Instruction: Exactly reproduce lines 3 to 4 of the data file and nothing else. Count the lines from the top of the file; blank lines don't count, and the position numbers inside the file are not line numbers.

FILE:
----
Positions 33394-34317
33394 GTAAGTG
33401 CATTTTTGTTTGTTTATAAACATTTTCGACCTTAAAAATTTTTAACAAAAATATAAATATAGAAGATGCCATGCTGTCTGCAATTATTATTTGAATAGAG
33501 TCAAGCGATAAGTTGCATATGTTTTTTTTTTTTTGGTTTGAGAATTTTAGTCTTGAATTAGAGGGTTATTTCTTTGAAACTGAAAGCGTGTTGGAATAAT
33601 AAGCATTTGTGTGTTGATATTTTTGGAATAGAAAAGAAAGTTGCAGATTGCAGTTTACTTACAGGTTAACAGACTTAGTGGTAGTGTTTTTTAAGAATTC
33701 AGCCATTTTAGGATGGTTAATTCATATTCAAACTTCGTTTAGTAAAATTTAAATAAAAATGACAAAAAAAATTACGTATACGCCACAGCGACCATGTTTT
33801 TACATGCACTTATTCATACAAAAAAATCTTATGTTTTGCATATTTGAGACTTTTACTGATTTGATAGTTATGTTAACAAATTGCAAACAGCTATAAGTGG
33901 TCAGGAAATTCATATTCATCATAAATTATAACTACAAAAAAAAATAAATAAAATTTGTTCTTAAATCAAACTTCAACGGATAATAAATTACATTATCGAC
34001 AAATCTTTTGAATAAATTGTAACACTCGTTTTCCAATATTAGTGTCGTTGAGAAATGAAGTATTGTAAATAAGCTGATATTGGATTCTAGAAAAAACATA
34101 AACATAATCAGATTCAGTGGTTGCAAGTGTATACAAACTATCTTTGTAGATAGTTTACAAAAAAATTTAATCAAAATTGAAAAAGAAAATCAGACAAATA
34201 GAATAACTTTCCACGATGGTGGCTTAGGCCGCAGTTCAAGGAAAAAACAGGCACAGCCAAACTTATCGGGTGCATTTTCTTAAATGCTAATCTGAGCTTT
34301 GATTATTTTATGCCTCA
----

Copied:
33401 CATTTTTGTTTGTTTATAAACATTTTCGACCTTAAAAATTTTTAACAAAAATATAAATATAGAAGATGCCATGCTGTCTGCAATTATTATTTGAATAGAG
33501 TCAAGCGATAAGTTGCATATGTTTTTTTTTTTTTGGTTTGAGAATTTTAGTCTTGAATTAGAGGGTTATTTCTTTGAAACTGAAAGCGTGTTGGAATAAT